BayCare also posted a gain of about $8 million after selling four outpatient retail pharmacies in its hospitals to Publix, which continues to operate them in the same locations.
“That was part of a broader relationship with Publix to look at us being their primary health care partner and Publix being BayCare’s primary pharmacy partner,” Inzina said. “We try to focus on our core competencies and others core competencies.”
Expenses also were up in 2018, with salary and wages up 5.8 percent and supplies up 6.7 percent, with cancer drugs accounting for a big chunk of that, the financial report said. BayCare also spent money to enhance its technology infrastructure.
Healthcare increasingly needs to focus on technology, Inzina said.
“Consumers are going to more and more want healthcare to feel more retail-like,” he said. “If you think about all you do in your personal life, it’s all done on mobile phones and tablets. You schedule appointments. You buy things. And while it will take some time, we think healthcare needs to move in that direction.”
BayCare has two HealthHubs in Largo and in Valrico, which features physician offices and more.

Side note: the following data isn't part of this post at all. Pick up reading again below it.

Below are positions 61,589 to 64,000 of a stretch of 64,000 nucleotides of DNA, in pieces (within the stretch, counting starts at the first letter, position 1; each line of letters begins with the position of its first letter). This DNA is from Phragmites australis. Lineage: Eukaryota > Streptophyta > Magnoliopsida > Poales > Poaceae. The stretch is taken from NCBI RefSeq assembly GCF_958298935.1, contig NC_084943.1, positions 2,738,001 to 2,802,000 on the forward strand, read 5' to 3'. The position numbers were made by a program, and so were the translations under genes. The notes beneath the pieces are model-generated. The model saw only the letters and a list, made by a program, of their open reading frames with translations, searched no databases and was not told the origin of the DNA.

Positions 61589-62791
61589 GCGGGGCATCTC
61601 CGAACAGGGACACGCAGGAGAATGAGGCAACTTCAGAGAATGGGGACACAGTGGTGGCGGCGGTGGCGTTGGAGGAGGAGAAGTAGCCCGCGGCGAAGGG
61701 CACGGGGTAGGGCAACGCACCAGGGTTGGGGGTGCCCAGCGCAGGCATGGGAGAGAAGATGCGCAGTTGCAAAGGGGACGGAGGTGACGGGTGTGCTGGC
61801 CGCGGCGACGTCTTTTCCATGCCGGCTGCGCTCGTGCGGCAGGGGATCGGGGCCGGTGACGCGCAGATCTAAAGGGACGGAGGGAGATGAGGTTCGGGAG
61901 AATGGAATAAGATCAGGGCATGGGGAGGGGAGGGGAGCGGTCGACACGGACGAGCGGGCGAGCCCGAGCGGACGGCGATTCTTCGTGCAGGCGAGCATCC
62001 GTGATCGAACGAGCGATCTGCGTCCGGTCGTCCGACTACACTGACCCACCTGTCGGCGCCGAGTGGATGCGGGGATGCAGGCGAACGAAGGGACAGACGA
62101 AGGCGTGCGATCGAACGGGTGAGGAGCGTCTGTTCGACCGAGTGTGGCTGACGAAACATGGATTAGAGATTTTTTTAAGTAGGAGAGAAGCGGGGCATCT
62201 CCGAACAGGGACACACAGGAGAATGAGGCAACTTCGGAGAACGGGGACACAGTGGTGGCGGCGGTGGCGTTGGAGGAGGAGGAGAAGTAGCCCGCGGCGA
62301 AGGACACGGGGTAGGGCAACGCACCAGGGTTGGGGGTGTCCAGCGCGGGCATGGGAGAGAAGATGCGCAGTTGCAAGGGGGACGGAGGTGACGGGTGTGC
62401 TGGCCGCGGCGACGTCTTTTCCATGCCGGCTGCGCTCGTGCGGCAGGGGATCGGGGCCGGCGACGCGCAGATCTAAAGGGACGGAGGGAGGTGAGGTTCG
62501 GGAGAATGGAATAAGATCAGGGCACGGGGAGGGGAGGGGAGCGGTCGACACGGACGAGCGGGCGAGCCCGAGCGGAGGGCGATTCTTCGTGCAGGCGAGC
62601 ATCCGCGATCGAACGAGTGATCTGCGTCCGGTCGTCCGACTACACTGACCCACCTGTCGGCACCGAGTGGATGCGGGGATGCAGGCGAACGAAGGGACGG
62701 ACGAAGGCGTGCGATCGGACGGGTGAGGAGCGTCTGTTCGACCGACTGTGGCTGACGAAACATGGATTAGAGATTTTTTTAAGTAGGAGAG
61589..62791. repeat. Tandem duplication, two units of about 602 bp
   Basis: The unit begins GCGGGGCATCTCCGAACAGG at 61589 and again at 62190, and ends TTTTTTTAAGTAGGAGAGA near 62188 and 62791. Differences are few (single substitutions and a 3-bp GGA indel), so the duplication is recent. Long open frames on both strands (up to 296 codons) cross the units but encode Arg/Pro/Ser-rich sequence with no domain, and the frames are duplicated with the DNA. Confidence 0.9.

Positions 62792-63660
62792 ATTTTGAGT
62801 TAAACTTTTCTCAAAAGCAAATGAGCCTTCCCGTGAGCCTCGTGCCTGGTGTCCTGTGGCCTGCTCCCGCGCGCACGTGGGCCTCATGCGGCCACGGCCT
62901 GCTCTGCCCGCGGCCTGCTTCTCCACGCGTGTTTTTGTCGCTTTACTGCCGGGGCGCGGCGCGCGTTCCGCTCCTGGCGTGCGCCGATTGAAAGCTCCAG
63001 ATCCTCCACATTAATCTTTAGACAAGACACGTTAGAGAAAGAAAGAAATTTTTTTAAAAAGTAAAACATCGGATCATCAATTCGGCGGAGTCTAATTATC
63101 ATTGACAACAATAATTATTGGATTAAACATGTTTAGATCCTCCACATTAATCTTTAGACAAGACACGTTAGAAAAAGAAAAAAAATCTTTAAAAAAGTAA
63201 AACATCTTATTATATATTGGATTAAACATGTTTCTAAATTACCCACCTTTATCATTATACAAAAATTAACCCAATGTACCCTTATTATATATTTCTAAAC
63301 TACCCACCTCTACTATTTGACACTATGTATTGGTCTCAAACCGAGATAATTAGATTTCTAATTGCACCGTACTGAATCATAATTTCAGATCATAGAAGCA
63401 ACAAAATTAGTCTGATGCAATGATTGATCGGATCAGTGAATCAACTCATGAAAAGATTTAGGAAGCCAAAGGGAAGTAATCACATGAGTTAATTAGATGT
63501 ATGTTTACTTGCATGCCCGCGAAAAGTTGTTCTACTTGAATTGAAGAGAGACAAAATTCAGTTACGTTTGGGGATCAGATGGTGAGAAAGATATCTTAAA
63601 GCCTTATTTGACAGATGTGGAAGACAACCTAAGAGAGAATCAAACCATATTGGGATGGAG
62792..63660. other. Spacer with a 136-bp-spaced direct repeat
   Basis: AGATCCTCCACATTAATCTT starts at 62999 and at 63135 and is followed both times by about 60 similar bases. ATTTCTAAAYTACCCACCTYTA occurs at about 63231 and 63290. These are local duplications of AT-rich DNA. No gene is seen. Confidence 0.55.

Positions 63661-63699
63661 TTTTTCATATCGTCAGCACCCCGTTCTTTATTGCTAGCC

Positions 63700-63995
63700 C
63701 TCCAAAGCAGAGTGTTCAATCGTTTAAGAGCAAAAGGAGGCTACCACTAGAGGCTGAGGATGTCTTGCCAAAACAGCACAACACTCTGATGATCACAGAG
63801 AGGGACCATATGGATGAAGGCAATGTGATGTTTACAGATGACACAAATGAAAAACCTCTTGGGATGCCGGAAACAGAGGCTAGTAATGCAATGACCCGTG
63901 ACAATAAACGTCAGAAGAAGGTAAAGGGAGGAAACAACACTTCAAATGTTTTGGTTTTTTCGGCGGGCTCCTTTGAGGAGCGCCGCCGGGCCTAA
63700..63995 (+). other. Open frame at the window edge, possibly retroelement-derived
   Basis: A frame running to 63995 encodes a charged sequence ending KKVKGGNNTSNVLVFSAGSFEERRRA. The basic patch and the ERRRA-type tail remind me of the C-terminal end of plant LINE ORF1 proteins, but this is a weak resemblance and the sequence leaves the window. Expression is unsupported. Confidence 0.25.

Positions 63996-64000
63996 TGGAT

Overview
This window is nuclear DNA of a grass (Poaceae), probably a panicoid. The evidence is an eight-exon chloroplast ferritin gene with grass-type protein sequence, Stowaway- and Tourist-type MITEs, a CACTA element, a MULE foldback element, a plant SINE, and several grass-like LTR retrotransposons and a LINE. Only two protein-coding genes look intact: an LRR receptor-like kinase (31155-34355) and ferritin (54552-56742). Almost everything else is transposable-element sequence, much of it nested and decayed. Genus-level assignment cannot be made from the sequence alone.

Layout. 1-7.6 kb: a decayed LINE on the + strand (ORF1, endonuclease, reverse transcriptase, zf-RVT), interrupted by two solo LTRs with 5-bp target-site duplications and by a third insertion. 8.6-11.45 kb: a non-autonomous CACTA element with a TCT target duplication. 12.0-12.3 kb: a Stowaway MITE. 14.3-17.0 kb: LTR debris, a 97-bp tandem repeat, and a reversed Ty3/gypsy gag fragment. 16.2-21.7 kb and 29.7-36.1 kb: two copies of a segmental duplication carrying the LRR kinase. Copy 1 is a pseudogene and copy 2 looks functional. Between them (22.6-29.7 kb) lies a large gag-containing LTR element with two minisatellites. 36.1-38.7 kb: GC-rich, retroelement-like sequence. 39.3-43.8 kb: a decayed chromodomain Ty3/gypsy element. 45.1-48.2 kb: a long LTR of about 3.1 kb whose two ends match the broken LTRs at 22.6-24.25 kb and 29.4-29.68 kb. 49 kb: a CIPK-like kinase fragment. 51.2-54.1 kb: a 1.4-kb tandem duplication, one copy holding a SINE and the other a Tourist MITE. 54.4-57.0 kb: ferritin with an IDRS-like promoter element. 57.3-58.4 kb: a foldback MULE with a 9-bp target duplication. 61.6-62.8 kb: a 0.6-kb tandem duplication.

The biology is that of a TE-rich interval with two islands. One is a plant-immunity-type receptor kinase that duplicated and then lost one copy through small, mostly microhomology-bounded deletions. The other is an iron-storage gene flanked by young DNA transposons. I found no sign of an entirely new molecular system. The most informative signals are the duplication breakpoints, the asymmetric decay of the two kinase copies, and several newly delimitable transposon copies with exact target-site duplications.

“There’s a feature in there called a tech deck. It’s similar to the Apple Store. There’s tables and devices, whether Fitbit and activity trackers. We sell some pretty cool scales and blood pressure devices. We help people do what they want to do to help monitor their health,” Inzina said.
There are no waiting rooms in the HealthHubs. After patients check in to a central registration area, they can hang out in the tech deck area before they go to an exam room.
BayCare’s mobile app links to the activity-tracking healthcare app on Apple phones. Apple’s electronic health record partners are Cerner, which BayCare also uses, as well as Epic and athenahealth.
“If you think about the number of seasonal residents we have who live here in the wintertime and up north in the summer, if their healthcare providers up north use Epic for example, they can link their medical record from Epic to the Apple app, they can link Cerner to that and then have access to all their medical records in multiple locations in one place,” Inzina said.